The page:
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UNC vs Furman: I Have No Clue

First of all, I did not see the game because I do not have ESPNU. I listened to most of it on the radio which tends not to tell give me a whole lot that I can analyze. This means I have very little in the way of actual observation on the game other than what I can read in the statistics. And the biggest stats that jump out to me are 42 and 521. Furman scored 42 points and churned out 521 yards of total offense. So let me bluntly asked where was the freakin' defense? This was like the Rutgers game all over again. Where was the defense that held Virginia Tech to 224 yards of offense last week? How am I supposed to be happy with a win which comes by giving up 42 points to a I-AA school. And yes, Furman is good, blah, blah, blah, but they are still I-AA and not to beat the horse, again, but this is not the level you want to be at that you almost lose to a I-AA school at home. So let's just get right to it. The defense is obviously not well prepared when they hit the field. And you only have to listen to Bunting's post-game comments to know that:

We have to get a heck of a lot better. This team we played against did some things that we could not practice against, the flex bone look, the double-wing look. Something they have not done in a long, long time. Something we had in the back of our mind that they could go to. They kept us off balanced with that, they did a terrific job with the option game. (Source: Inside Carolina)

So regardless of the fact Furman had not used these schemes in a long time, you admit you knew they might used them yet did not practice against it? I will admit that I am excessively ignorant about how football teams prep for the opponents but it seems to me that if you Furman mught use some confusing looks wouldn't it behoove you to at least introduce it to the team in practice? Following the Rutgers game Bunting put the blame on the defense and most of the spin was that the defensive players simply did a poor job picking up their assignments. So tell me what is the excuse this week? How does the old saying go: "Fool me once shame on you, fool me twice shame on me." In other words if the defense screws up once, fine, that is on them. If it happens again then it is the coaching staff that must be called to account. I can only assume that Virginia Tech does not use a lot of different looks and since Beamer ball is focused more on special teams and defense it is a pretty good bet that the Hokie offense is not excessively complicated. However, in two other games where teams used a lot of different looks, some of which are rare, UNC gives up almost 900 yards of total offense, 426 on the ground. In my opinion this is poor preparation by the coaches. The defense seems unprepared to handle the offenses they are tasked to stop nor is there any sign they are able to adjust during the game. This one is on the coaches and in retrospect it appears the Rutgers game is on them too.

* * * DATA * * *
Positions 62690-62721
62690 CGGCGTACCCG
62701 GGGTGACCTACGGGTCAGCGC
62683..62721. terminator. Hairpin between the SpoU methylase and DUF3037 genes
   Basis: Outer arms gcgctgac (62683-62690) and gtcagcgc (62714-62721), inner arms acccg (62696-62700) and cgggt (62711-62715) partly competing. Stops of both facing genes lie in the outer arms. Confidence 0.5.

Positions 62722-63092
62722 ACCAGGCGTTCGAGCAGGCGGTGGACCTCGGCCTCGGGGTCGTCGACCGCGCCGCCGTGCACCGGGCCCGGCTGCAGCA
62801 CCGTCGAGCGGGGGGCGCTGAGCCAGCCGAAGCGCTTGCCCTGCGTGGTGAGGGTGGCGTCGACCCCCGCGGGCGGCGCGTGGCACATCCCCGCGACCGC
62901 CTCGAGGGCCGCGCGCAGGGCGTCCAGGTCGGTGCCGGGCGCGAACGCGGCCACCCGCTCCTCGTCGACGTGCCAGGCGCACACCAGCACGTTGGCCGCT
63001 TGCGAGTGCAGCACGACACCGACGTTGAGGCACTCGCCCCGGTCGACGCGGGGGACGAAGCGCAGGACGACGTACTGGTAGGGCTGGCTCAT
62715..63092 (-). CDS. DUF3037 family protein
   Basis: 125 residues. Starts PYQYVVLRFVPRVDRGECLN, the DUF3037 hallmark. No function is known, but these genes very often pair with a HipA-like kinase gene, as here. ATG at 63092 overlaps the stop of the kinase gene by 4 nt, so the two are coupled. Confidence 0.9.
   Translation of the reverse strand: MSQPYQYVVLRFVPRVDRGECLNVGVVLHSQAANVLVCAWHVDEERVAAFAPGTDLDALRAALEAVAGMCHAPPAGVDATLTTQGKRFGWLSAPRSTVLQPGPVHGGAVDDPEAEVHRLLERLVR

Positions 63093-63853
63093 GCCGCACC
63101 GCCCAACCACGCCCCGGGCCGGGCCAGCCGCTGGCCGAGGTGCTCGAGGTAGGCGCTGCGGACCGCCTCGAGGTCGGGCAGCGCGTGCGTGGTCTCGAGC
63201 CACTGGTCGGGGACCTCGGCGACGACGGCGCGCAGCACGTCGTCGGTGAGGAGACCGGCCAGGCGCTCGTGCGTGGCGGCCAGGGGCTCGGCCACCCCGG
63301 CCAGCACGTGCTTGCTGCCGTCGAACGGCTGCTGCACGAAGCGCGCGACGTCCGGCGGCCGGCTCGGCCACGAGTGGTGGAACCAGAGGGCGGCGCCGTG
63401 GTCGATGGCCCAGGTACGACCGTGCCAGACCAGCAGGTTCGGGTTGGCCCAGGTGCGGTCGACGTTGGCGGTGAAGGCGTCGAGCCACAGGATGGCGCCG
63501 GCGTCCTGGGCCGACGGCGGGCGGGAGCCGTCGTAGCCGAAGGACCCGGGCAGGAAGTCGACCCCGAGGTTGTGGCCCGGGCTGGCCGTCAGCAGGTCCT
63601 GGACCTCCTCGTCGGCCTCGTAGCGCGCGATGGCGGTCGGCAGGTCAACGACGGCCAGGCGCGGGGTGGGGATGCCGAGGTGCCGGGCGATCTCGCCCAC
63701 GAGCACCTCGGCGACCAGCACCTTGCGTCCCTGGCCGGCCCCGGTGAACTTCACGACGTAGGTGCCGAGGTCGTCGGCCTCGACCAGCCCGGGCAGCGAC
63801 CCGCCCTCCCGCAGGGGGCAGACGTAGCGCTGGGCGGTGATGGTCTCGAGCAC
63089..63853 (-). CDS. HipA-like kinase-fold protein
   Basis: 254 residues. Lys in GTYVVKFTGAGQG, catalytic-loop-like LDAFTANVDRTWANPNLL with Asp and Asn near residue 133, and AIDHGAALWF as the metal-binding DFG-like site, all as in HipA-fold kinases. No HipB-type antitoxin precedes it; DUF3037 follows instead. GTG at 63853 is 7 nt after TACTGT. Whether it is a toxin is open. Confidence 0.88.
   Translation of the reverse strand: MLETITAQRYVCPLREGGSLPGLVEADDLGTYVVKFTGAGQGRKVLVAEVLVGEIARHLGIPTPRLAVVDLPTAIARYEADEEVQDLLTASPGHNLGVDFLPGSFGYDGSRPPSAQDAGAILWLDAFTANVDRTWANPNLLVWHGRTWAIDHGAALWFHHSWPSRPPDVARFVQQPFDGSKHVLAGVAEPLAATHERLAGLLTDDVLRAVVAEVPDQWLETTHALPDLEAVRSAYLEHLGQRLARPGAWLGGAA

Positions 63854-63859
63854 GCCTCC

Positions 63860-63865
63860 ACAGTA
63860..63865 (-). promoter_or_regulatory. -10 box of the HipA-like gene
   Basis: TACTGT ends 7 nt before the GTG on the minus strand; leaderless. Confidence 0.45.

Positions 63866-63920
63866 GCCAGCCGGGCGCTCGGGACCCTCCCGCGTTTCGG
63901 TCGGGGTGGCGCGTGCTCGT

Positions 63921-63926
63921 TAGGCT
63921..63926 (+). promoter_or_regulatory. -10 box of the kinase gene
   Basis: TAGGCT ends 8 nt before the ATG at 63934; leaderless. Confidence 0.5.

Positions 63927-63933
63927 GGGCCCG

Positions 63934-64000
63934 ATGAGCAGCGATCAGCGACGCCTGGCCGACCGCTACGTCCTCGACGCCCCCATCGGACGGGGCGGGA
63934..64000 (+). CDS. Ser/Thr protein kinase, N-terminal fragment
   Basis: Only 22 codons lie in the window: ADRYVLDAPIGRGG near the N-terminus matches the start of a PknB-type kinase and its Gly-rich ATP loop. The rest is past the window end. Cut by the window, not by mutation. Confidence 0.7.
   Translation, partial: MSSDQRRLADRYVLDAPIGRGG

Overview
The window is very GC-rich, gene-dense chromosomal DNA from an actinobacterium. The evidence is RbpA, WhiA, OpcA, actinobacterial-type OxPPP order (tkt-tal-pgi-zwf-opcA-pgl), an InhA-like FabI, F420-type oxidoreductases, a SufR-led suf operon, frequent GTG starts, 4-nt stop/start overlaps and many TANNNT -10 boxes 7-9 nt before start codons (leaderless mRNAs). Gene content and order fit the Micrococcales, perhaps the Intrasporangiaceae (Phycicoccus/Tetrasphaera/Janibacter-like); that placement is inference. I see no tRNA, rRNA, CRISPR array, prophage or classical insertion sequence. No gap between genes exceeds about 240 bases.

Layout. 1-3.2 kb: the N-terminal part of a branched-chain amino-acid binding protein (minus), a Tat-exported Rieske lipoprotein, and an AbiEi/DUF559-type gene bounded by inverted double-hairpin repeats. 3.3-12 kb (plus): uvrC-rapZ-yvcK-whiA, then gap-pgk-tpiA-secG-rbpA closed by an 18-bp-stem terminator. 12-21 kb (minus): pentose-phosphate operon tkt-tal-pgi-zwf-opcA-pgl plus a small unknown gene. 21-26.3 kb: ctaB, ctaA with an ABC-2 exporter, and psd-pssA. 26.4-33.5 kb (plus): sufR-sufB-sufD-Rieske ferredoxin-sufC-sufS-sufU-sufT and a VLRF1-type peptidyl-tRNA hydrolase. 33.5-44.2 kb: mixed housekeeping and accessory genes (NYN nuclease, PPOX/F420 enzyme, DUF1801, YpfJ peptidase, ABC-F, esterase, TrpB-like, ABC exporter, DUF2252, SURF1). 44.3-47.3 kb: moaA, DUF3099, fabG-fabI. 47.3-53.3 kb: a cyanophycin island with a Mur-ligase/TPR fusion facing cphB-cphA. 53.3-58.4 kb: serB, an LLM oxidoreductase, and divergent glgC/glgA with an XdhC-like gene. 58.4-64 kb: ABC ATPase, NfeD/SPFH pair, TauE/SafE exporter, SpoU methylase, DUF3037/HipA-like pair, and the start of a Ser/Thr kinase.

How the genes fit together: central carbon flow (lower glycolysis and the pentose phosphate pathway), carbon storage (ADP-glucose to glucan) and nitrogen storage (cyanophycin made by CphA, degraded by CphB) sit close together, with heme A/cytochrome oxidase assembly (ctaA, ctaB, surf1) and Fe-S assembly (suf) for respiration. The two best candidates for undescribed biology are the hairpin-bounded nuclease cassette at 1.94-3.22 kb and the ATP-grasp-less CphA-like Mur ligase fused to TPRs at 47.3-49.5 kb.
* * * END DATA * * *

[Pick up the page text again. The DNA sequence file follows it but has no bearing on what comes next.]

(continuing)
As far as bright spots Cam Sexton played well. 14 for 20 with only one interception and 265 yard in the air. The offense also posted 45 points and 446 yards of total offense behind 114 yards and four TDs from Ronnie McGill. Needless to say it was nice for McGill and the running game to put up some yards and points on the board. And once again Bunting turned out to be a full of it by not playing Joe Dailey who he said would play this week when he named Sexton the starter. Not that I cared since I argued all week Sexton should play the full game but I think Bunting needs to come clean and officially dump the two QB system so we can stop talking about it. This is Sexton's offense, even though it was Furman, he proved he can run it and got serious production. Sexton did throw one pick but like I said I am willing to give the young QB a little more grace than I would Dailey.

So that is basically it. It was a win but in some ways it raises more concerns and questions than I had before the game was played. A 45-20 UNC win would have have alleviated such concerns but the performance of the defense against different schemes raises serious trepidation about how much prep they are receiving. You also have to wonder if the coaching staff is capable of making necessary adjustments on the fly to shutdown opposing offenses. I say the answer right now is no and the difference between player performance and coaching failures is that players tend to improve as the season goes on. They also tend to get better if the coaching is good. The coaching is not going to get better and the system they are using will not change. This gives little hope that the defense will be any better next week in Death Valley. Unless Clemson uses some basic offensive scheme.